POLL: Millennials would prefer to live in a socialist country
- A new survey reveals that more millennials would prefer to live under a socialist regime than a capitalist one, though only about 1/3 of respondents were able to successfully define the term "socialism."
- Only 36%, meanwhile, expressed a "very unfavorable" view of communism, and most said they wouldn't even be "insulted" to be called a communist.
More than four-in-ten U.S. millennials would prefer to live under socialism than capitalism, according to a new survey by the Victims of Communism Memorial Foundation.
When given the choice to pick a preferred system of government, 44 percent of millennials responded that they would rather live in a socialist country while another seven percent opted for a communist state. Capitalism, on the other hand, was preferred by 42 percent of millennial respondents, with the remaining 14 percent split evenly between fascism and communism.
According to the study, pro-socialist sentiment is much higher among millennials when compared to the rest of the country, noting that 59 percent of Americans say they would rather reside in a capitalist country, with only 35 percent of respondents signaling a preference for a socialist state.
Millennials were also about twice as likely as the general population to say they would prefer living in a fascist or communist country, with about seven percent choosing each option.
“The percentage of Millennials who would prefer socialism to capitalism is a full ten points higher than that of the general population,” the foundation observed in its report. “It seems that the majority of America’s largest generation would prefer to live in a socialist or communist society than in a free enterprise system that respects the rule of law, private property, and limited government.”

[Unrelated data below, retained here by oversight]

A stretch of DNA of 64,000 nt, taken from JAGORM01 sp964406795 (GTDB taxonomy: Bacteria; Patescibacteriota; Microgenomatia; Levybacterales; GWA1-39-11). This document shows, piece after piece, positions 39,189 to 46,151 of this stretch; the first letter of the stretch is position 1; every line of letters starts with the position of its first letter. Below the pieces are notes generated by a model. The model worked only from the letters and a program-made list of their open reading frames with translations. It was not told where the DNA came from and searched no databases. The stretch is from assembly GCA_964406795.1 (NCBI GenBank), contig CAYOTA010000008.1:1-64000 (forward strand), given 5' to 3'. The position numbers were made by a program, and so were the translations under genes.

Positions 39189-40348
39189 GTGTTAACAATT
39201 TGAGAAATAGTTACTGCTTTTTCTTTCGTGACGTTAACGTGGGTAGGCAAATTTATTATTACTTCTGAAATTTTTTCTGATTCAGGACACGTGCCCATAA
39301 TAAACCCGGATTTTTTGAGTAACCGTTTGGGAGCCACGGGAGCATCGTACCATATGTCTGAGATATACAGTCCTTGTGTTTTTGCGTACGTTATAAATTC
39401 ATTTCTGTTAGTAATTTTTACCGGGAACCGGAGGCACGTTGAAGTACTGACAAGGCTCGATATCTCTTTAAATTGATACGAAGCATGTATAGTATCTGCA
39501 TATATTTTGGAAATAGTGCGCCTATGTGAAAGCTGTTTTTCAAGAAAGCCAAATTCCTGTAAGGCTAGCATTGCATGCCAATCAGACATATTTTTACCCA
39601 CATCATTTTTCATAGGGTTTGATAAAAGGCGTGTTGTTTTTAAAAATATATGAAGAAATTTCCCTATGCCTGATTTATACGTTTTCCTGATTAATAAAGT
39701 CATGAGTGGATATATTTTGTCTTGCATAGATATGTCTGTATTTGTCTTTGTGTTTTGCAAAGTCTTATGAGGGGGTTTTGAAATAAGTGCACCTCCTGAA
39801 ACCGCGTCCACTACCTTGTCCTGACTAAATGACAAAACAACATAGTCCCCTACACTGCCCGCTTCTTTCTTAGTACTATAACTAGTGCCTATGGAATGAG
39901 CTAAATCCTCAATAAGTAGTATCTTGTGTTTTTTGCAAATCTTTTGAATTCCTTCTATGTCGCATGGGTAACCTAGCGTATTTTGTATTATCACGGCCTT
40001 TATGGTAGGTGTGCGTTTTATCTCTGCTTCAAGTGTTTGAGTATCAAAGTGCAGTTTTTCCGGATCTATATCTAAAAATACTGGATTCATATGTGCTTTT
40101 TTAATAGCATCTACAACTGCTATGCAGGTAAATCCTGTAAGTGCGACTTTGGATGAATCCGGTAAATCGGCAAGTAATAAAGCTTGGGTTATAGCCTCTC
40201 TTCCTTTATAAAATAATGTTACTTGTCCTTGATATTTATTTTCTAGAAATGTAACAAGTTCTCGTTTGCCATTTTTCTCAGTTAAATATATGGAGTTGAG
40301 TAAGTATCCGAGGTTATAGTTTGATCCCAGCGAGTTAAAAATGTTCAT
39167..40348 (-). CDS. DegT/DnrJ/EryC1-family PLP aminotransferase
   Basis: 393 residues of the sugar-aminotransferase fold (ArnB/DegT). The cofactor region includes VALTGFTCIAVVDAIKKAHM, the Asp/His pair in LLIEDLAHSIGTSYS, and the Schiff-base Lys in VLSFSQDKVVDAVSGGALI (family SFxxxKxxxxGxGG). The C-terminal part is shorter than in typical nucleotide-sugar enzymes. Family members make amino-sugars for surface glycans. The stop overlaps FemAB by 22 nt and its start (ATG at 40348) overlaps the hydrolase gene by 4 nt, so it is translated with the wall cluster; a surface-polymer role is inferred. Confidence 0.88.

The survey also found that millennials, along with most other Americans, “either don’t know the definition of communism or misidentify it.”
Just 29 percent of millennials, for instance, correctly identified the definition of “communism,” compared to 31 percent who confused it with “socialism.” Similarly, 33 percent of millennial respondents were able to match “socialism” to its definition, while 22 percent thought the definition referred to communism.
Consistent with the other findings, the survey also revealed that millennials are least opposed to communist ideology when compared to other age groups.
Only 36 percent of millennials said that they held a very unfavorable opinion of communism—15 points lower than the next-closest cohort—and while a majority of respondents from every other generation said they would be “insulted” to be called a communist, just 44 percent of millennials expressed a similar aversion.
“Communism isn’t back: It never left,” VCMF concludes ominously. “We simply forgot about it. And as it rears its ugly head once more, openly and shamelessly, we seem far less prepared to meet the challenge in this century as we did in the last.”
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